Light bulbs
Leave your thoughts
0 Shares

In this day and age, you have more choices than ever when it comes to purchasing light bulbs. With so many options, how do you know which kind to buy? Let’s take a look at the six main types of light bulbs, as well as additional information such as wattage and lumens, so you’ll know exactly which light bulb you should purchase.

Halogen

The halogen light bulb is a type of incandescent lamp which uses a halogen gas in order to increase light output and lifespan. A halogen lamp functions identically to an incandescent lamp with one exception: The halogen cycle. This makes a halogen bulb more efficient.

Halogen lamps are typically used as automotive headlamps, under-cabinet lighting or work lighting.

CFL

Compact Fluorescent (CFL) light bulbs are simply miniature versions of full-sized fluorescents. They fit standard lamp sockets, and give off light that looks just like the common incandescent bulbs. CFLs are around four times more efficient and last up to 10 times longer than incandescent bulbs. Common CFL bulb styles include spiral, standard, globe and flood lamps.

LED

Light Emitting Diode (LED) bulbs fit standard lamp sockets and are the most energy-efficient light bulb options (next to CFLs). LEDs deliver quality light across a broad spectrum of color temperatures from warm to white in order to suit any indoor or outdoor application. LEDs have an impressive lifespan and are very cost-effective, making them a good choice for everyday use.

Incandescent

Incandescent bulbs use a filament that’s heated which then produces the bulb’s light. Incandescent bulbs are compatible with control devices such as dimmers and timers, and they can be used both indoors and outdoors. Because of this, the incandescent lamp is widely used both in household and commercial lighting. However, most incandescent light bulbs were phased out several years ago due to the Energy Independence and Security Act of 2007.

Fluorescent

Fluorescent bulbs are filled with mercury vapor that emits UV light when electricity is applied. You likely know these bulbs to be long tubes that are installed in garages or commercial buildings, but they come in compact sizes too. They use less energy than incandescent bulbs.

HID

High Intensity Discharge (HID) bulbs are generally used in larger spaces such as warehouses or in streetlights. They are filled with sodium or mercury vapor that conducts electricity. These lamps are known for their high efficiency and their long life. HID lamps require a ballast in order to generate the initial surge of electricity needed to start them and to regulate their power during regular operation.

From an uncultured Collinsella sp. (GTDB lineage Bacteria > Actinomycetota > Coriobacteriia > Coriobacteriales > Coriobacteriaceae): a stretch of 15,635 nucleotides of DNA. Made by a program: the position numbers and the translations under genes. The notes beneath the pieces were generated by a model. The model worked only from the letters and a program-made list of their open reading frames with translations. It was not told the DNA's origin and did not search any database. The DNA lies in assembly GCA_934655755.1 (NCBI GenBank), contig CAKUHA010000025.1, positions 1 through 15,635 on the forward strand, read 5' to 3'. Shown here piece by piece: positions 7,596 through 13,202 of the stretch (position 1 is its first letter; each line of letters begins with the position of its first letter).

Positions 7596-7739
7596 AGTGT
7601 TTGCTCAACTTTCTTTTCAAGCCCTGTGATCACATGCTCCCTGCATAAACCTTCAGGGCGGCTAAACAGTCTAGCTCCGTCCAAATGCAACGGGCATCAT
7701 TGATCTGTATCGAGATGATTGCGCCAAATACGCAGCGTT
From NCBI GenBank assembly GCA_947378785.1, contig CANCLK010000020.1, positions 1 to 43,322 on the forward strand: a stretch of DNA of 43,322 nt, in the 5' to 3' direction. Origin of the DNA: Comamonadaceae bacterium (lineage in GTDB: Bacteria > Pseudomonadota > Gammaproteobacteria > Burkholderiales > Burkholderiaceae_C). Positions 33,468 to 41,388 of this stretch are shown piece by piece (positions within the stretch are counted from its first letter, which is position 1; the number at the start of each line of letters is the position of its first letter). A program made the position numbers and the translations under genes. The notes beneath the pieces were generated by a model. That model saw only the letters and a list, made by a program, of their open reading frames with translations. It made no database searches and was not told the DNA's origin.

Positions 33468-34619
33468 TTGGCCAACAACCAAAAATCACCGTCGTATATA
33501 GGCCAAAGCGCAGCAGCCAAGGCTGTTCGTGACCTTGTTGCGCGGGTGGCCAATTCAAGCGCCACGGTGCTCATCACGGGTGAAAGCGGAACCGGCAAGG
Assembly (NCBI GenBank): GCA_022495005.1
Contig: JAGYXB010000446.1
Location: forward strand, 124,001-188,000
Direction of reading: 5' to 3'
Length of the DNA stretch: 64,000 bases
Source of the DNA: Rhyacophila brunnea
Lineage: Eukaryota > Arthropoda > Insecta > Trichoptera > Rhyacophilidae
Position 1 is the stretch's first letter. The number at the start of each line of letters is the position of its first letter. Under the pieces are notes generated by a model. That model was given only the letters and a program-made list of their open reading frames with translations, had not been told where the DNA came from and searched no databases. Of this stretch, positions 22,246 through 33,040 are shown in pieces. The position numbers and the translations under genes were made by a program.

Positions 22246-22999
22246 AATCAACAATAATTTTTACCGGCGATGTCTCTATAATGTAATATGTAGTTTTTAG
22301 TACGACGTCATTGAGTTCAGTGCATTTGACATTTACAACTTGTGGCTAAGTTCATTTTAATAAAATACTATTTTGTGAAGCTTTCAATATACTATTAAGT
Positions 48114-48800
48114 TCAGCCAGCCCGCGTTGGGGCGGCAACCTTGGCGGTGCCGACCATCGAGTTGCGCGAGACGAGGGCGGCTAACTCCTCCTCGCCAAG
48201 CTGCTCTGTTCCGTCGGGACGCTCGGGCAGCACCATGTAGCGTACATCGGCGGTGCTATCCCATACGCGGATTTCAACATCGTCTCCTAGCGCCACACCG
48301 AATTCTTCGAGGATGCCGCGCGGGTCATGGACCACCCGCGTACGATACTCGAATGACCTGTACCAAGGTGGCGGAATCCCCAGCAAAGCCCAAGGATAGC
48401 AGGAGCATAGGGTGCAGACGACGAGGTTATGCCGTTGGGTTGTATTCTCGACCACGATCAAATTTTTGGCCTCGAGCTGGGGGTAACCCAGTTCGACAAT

Watts and Lumens

Watts, contrary to popular belief, refers to the amount of energy a light bulb uses. Wattage doesn’t refer to how bright the bulb is. The lower the watts, the more energy efficient the bulb is. CFLs and LEDs have a lower wattage than incandescent light bulbs, but they are just as bright.

Lumens refers to the brightness emitted from a light bulb. More lumens equals brighter light. Standard 100-watt bulbs produce about 1600 lumens.

Wattage Breakdown

If you’re unsure of the correct wattage to purchase, use this chart to locate an energy saving equivalent.

IncandescentHalogenCFLLED
100 watt72 watt23 watt14-16 watt
75 watt53 watt20 watt12-13 watt
60 watt43 watt15 watt8-9 watt

Lighting Labels

Lighting labels provide information to help you choose the best bulb. They are now required to appear on all light bulb packaging. Facts include estimated energy cost per year, lumens, life expectancy, light appearance, etc.

Light Color

Light color or light appearance is measured on the Kelvin (K) scale. A lower Kelvin number indicates more yellow light, whereas a higher Kelvin number indicates whiter or bluer light.

  • Soft White is the standard color of incandescent bulbs. Perfect for bedrooms, living rooms or other rooms that need low light. (2,700K to 3,000K)
  • Warm White is between the yellow and white ranges. The color is great for kitchens and bathrooms. (3,000K to 4,000K)
  • Bright White is between the white and blue ranges. It looks best in kitchens and bathrooms with white features. (4,000K to 5,000K)
  • Daylight is in the blue range. It’s great for rooms that need bright light, such as a reading room. (5,000K to 6,500K)

Light Bulb Shapes and Bases

Light bulbs are available in many shapes and base styles. LED, CFL and incandescent bulbs can be used in lamps, pendant lights, ceiling fans and other light fixtures. Make sure you know which one you need before you make a purchase.

Latest Lighting Technology

Voice-Enabled

Light bulbs have been created that turn on and off via voice recognition.

Music

These LED light bulbs have a built-in Bluetooth speaker so you can stream your playlists. There is also color-changing technology that you can utilize.

Cell Phone Technology

Control your lighting from your cell phone. Dim lights, turn them on or off, or schedule your lights to come on before you get home, or when you’re away on a trip. Read more about Caséta Wireless by Lutron here.

With lighting costs that account for around ten percent of a household’s yearly energy costs, it’s always important to examine your options and know which bulb will best suit your needs. With this guide, you can light your home or building as you wish while reducing your energy usage.

0 Shares
Categorised in:

More Articles of Interest

Leave a Reply

Your email address will not be published. Required fields are marked *